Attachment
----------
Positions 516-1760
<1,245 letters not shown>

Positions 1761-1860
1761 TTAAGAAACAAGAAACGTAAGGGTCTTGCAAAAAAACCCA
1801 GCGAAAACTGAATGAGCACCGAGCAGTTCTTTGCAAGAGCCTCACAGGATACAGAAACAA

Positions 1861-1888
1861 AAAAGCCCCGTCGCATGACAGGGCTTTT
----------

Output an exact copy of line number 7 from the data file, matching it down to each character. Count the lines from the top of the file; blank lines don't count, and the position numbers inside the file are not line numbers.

1861 AAAAGCCCCGTCGCATGACAGGGCTTTT